Amazon announced that it purchased Goodreads, the book recommendation social networking site with 35 million users, for an undisclosed amount on Thursday. Since then, speculation has risen about what Amazon paid for the company, and how the acquisition will help Amazon grow. But the acquisition points the next step of ecommerce: recommendation.
A Bloomberg article pegged the valuation at close to $1 billion based on its users, while All Thing D said the number was between $150 and $200 million. The Bloomberg article based the $1 billion number based on its potential to direct readers to more sales. Goodreads shares some attractive qualities with Pinterest: it curates objects for sale for for a spendy user base. The model is any retailer’s or advertiser’s dream.
Amazon began as a book-selling operation and despite its growth into an omni-retailer it has worked to establish its prominence in the bookselling and publishing world. Just two weeks ago, it launched a digital literary imprint, Little A. Amazon’s first foray into publishing was quiet. In 2009, it started signing contracts with and promoting successful self-published authors. It slowly added imprints that signed on unpublished writers. It expanded to the European market in 2012.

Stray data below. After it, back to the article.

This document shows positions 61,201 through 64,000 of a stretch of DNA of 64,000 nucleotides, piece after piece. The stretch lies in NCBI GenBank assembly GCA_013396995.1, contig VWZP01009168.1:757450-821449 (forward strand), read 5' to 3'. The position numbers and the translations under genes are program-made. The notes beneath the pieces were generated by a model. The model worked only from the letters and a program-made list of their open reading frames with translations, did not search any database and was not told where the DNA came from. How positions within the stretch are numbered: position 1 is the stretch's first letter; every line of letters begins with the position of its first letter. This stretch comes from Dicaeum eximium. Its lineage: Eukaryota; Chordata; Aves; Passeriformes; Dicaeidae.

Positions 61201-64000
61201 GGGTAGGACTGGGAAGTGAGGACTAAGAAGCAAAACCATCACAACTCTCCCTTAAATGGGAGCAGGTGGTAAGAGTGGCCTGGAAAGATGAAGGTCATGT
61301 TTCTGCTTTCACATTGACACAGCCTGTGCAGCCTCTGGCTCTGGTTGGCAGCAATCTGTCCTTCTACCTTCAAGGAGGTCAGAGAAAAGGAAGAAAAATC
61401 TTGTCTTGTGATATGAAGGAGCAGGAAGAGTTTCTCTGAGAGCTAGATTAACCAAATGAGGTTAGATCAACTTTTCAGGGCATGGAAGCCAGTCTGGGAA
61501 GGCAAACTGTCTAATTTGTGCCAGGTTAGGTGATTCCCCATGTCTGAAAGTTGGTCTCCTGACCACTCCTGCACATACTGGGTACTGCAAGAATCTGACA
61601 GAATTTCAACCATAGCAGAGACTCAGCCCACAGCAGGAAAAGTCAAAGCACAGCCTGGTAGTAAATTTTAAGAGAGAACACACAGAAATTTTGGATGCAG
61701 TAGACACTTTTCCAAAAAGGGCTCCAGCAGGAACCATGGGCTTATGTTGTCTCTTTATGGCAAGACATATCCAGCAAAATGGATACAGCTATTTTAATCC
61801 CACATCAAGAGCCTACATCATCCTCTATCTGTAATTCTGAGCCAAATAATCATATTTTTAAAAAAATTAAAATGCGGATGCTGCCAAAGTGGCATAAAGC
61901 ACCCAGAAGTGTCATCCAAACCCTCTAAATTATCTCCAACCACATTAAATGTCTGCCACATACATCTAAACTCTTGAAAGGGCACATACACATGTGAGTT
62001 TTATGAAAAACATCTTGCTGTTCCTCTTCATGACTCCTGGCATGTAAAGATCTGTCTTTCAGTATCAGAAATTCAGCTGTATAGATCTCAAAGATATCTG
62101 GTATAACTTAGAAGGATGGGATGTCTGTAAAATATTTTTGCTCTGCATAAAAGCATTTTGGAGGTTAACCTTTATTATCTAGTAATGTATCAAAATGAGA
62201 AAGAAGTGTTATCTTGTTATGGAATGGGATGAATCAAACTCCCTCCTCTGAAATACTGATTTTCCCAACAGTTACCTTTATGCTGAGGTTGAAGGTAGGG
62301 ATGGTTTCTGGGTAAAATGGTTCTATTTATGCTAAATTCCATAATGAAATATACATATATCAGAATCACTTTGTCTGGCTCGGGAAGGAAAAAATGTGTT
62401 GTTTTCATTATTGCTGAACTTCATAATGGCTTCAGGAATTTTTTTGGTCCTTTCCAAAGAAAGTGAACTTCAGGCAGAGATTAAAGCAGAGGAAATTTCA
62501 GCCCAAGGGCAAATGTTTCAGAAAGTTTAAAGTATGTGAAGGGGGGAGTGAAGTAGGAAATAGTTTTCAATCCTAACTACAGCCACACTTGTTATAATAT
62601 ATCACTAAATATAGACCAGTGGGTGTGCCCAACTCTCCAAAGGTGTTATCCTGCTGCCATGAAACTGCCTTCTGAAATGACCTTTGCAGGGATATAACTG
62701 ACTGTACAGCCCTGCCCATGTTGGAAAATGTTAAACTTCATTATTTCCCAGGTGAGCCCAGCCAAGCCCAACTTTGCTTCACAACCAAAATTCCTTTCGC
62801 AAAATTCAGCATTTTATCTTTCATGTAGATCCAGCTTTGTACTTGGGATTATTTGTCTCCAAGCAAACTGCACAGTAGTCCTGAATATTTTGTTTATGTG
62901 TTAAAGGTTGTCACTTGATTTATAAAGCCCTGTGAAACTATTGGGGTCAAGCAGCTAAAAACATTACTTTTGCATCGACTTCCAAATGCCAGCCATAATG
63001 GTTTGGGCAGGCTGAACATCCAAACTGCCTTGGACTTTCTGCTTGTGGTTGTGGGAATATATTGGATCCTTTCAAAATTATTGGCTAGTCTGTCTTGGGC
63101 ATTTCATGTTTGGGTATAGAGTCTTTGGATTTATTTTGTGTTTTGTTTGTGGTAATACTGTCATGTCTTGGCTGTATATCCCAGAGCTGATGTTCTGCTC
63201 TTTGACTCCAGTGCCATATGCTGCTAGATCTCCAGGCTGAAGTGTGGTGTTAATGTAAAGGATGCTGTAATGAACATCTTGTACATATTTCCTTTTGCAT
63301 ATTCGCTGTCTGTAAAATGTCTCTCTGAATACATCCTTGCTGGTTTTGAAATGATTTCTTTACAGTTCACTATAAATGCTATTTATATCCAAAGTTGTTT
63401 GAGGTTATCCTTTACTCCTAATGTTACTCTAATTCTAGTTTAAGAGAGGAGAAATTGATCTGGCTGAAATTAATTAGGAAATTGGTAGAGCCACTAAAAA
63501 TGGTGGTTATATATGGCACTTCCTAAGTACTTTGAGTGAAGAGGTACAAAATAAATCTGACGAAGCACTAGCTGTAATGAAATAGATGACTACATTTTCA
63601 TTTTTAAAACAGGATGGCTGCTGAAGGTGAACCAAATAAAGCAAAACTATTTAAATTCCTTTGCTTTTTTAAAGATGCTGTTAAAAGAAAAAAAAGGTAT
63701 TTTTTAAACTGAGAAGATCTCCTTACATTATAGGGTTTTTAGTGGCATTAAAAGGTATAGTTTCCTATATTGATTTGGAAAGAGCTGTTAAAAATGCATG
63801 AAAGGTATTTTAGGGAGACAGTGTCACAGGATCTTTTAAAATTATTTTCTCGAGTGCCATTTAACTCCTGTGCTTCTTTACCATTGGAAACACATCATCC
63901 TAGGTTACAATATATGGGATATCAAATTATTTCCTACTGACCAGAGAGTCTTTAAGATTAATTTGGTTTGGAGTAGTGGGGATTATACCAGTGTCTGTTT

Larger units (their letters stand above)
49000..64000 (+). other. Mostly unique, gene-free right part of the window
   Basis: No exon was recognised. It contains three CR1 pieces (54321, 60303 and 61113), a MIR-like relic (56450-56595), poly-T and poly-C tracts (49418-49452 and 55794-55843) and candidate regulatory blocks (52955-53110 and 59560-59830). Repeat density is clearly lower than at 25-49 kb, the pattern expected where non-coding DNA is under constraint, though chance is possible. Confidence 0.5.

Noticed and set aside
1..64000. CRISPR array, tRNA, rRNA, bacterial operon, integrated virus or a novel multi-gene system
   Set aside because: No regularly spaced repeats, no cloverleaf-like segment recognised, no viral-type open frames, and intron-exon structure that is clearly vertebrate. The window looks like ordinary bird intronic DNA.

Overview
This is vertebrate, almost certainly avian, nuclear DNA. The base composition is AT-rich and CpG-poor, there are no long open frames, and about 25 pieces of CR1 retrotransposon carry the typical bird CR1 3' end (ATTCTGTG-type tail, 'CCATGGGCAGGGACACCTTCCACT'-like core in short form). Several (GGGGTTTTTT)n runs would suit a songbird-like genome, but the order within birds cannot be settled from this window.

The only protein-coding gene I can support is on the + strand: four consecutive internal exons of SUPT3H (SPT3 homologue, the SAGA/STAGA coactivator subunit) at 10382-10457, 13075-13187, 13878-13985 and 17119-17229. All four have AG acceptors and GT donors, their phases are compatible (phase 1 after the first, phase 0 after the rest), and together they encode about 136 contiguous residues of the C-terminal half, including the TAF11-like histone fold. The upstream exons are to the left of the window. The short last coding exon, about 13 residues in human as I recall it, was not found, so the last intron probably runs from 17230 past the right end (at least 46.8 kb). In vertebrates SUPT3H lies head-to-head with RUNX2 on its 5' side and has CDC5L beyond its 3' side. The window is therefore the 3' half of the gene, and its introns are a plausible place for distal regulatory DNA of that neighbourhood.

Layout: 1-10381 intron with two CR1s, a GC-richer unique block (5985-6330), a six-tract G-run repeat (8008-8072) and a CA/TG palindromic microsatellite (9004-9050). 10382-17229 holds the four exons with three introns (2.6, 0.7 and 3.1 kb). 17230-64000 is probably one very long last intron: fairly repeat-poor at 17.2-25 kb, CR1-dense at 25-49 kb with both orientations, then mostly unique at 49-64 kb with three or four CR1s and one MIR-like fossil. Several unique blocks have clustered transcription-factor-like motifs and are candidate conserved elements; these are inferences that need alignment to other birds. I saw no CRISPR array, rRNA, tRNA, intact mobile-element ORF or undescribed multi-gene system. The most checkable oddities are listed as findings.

The acquisition of Goodreads, regardless of the price (which will be revealed in the company’s next earnings call), suggests that Amazon is looking to gain a foothold in in what it considers to be the future of ecommerce. Recommendation has been on the forefront of other retail sites as well. Knick-knacks and clothing e-retailer Fab.com and online women’s clothing store NastyGal.com ($140 and $128 million estimated 2012 in sales respectively) have earned a reputation and success based the curation abilities of their founders.
But that direct curation is only possible on the small scale, on relatively boutique sites, not at a company such as Amazon with revenue in the double-digit billions each quarter. Fab.com and NastyGal cater to a certain type of customer (young, quirky, and similar to the founders/curators). Any recommendation service looking to become scalable in the ecommerce world, and to cater to all types of shoppers as Amazon does, will need to automate the curation process. Goodreads started out as a social networking site where users could see what their friends read. It was successful, with six million users, but it truly became valuable once it bought Discovereads, the book recommendation algorithm, in 2011. With that purchase, it was no longer dependent on a growing user base for book recommendations; it could transform the data it already had to recommend more services.
The acquisition suggests a metric other than users and revenues being a factor in acquisition and company value: the ability to mathematically predict users’s tastes and purchases. Which means we should expect the rush to collect consumer data — the raw material those predictive algorithms work their magic on — to become even more intense.